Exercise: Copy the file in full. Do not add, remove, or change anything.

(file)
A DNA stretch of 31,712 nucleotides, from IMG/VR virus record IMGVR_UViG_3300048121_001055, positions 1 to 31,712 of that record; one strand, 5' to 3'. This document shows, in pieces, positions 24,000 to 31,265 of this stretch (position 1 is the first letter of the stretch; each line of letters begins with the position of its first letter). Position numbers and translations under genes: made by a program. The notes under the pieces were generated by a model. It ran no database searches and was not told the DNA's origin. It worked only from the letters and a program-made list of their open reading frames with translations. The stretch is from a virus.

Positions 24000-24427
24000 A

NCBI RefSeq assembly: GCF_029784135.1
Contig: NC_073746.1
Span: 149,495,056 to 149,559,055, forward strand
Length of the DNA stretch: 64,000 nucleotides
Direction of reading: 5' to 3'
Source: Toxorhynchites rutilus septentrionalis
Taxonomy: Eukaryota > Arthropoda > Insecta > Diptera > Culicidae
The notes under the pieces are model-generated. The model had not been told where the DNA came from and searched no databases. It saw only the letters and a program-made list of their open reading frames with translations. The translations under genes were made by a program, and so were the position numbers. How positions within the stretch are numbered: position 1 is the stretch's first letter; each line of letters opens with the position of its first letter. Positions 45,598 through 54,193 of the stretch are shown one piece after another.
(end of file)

A DNA stretch of 31,712 nucleotides, from IMG/VR virus record IMGVR_UViG_3300048121_001055, positions 1 to 31,712 of that record; one strand, 5' to 3'. This document shows, in pieces, positions 24,000 to 31,265 of this stretch (position 1 is the first letter of the stretch; each line of letters begins with the position of its first letter). Position numbers and translations under genes: made by a program. The notes under the pieces were generated by a model. It ran no database searches and was not told the DNA's origin. It worked only from the letters and a program-made list of their open reading frames with translations. The stretch is from a virus.

Positions 24000-24427
24000 A

NCBI RefSeq assembly: GCF_029784135.1
Contig: NC_073746.1
Span: 149,495,056 to 149,559,055, forward strand
Length of the DNA stretch: 64,000 nucleotides
Direction of reading: 5' to 3'
Source: Toxorhynchites rutilus septentrionalis
Taxonomy: Eukaryota > Arthropoda > Insecta > Diptera > Culicidae
The notes under the pieces are model-generated. The model had not been told where the DNA came from and searched no databases. It saw only the letters and a program-made list of their open reading frames with translations. The translations under genes were made by a program, and so were the position numbers. How positions within the stretch are numbered: position 1 is the stretch's first letter; each line of letters opens with the position of its first letter. Positions 45,598 through 54,193 of the stretch are shown one piece after another.